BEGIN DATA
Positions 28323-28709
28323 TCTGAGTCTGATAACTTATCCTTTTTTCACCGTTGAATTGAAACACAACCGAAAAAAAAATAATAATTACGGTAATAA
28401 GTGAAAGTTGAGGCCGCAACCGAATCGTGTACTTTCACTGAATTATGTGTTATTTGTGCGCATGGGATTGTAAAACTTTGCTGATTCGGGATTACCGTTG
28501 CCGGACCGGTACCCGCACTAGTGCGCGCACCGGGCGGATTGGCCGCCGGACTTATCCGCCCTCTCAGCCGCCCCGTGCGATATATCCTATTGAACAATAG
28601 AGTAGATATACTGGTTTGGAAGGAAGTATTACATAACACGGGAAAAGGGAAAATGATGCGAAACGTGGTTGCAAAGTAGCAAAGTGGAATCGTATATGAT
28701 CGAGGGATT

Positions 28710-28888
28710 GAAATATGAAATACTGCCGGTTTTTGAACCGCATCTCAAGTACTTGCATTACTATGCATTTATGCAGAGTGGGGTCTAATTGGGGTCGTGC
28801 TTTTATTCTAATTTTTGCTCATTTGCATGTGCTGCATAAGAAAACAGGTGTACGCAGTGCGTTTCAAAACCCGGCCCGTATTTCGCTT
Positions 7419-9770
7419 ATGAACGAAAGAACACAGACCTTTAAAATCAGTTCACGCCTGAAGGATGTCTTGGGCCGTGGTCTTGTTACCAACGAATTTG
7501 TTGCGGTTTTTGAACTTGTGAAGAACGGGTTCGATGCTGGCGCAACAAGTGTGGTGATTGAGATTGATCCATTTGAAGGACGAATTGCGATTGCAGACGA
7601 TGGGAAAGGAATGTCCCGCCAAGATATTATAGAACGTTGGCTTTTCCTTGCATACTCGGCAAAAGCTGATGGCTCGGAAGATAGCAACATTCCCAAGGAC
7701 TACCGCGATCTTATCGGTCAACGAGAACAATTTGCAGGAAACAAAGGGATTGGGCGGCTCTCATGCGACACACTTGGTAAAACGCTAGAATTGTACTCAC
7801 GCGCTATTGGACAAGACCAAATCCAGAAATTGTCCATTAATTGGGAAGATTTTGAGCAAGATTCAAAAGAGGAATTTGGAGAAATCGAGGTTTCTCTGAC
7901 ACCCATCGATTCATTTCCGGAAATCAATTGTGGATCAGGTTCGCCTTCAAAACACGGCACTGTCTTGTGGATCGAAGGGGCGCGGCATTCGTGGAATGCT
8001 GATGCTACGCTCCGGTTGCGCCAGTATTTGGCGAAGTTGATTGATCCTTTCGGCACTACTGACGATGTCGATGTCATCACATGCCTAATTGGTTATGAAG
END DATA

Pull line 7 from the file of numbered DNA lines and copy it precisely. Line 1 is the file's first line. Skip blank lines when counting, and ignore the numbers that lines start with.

Positions 28710-28888